Benefits for drivers
Road safety helps protect everyone who uses the road: drivers, passengers, roadside workers, cyclists, and pedestrians.
Driving for work can be dangerous, no matter how much experience an employee has or how much time is spent behind the wheel. Making a 10-minute trip between client homes, or spending 8 hours making deliveries, both carry risk.
The major benefit to drivers of preventing crashes is avoiding significant and long-lasting personal costs resulting from injury or death.
There are also financial benefits to safe driving, largely from avoiding crash consequences. People injured in work-related crashes are off the job longer and drivers may be fined and given penalty points. As a result, they could lose their licence and be unable to do the driving they were hired to do.
People who drive their own vehicle for work often have to take time off work after a crash. They don’t get paid while meeting with an insurance adjuster, taking the vehicle to a repair shop, and then picking it up.
Most crashes are preventable
Driver behaviour is a major contributing factor to vehicle crashes in BC. So are vehicle, road, weather, and traffic conditions.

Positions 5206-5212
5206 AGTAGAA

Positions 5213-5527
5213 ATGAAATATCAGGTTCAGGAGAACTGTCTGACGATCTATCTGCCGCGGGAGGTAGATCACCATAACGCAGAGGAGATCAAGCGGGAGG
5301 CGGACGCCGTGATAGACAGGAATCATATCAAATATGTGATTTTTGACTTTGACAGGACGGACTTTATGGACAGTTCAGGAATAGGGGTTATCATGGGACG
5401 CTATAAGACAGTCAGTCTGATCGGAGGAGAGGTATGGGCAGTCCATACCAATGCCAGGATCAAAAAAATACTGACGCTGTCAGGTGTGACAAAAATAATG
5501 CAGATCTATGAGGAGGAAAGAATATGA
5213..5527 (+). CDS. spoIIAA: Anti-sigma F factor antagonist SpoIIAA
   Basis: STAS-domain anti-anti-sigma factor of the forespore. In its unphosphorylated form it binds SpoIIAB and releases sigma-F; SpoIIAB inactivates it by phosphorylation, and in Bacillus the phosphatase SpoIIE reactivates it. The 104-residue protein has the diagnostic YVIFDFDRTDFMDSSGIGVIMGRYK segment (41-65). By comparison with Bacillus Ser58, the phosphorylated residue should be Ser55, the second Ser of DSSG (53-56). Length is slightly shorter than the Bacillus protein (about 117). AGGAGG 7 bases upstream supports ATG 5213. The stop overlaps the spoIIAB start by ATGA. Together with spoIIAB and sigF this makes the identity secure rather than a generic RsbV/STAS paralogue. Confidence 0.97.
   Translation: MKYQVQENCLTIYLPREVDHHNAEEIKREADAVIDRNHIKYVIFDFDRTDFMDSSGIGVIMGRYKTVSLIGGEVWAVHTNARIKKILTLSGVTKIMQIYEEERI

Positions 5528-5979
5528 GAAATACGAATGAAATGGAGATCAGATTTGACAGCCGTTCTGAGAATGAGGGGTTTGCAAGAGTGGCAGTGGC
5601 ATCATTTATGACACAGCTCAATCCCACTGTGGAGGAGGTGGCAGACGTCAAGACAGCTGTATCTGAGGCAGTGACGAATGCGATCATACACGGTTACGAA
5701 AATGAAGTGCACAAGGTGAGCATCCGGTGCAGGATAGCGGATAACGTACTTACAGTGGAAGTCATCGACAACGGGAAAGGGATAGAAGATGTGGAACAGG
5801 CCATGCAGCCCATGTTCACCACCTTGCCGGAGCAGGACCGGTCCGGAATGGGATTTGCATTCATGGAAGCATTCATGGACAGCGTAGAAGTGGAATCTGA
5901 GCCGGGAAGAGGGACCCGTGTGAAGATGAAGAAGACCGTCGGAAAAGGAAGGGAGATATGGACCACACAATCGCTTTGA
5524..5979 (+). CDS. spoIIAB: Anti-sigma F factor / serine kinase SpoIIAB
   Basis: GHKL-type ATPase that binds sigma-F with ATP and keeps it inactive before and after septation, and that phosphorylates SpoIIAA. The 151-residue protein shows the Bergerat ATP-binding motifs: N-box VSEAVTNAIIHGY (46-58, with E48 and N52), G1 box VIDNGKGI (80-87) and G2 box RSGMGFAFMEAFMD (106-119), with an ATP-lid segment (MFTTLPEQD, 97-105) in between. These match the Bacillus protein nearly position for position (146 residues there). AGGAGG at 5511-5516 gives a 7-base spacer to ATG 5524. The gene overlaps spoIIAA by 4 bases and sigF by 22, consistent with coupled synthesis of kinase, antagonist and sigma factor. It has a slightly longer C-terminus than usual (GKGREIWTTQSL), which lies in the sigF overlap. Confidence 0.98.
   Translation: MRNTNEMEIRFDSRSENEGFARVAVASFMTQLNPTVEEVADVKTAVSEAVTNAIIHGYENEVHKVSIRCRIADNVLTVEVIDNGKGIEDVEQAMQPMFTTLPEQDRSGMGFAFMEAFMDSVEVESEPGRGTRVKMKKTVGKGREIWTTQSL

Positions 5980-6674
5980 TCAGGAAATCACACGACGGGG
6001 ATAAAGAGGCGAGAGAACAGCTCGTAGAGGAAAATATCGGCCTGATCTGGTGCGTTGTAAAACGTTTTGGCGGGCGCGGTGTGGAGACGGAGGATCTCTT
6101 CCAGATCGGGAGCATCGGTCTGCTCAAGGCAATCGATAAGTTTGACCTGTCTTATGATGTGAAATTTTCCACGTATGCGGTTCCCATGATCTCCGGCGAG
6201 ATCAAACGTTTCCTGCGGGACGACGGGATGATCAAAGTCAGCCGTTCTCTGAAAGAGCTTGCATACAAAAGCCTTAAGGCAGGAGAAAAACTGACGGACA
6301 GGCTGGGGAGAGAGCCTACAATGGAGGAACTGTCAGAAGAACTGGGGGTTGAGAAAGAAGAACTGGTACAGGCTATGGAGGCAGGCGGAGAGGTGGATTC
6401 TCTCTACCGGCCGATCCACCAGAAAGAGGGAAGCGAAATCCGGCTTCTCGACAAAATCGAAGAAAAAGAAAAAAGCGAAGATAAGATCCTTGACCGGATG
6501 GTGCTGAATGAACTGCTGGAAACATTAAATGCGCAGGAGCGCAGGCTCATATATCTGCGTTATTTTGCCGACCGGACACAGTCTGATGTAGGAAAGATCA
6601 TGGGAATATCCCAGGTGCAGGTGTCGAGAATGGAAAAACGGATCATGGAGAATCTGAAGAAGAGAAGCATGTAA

To help reduce the chances of drivers getting injured on the job, we recommend you focus your initial road safety planning on the following areas. They’re the top contributing factors over the last 10 years for all police-reported fatality, injury, and vehicle crashes.
What this includes
2. Distracted driving/inattention
4. Driver error/confusion
6. Road and weather conditions
7. Medical issue
8. Road issue
Many other driving hazards play a role in crashes, of course. Your goal should be to identify the highest risks your drivers face on the road and address them in your road safety plan.
The numbers are an important part of the story of work-related crashes in BC. But there’s more to it.
Every WorkSafeBC motor vehicle crash claim has a human cost. Every death or injury touches families, friends, co-workers, and communities.
Here are some sobering statistics about work-related crashes in BC, from WorkSafeBC claims data (2017—2021).
1/3 of traumatic workplace deaths in BC are due to motor vehicle crashes.
Each year, work-related vehicle crashes result in nearly 20 deaths and more than 1,400 workers injured and off work.
2020 Motor Vehicle Crashes
People injured in work-related crashes were off work almost 30% longer than people who suffered injuries at work for other reasons.
The average cost of a motor vehicle crash claim was 86% higher than the cost of an average WorksafeBC claim ($54,168 vs $29,907).
Injuries caused by work-related crashes made up 2.5% of all time-loss claims, but accounted for 4.7% of total time-loss claims costs.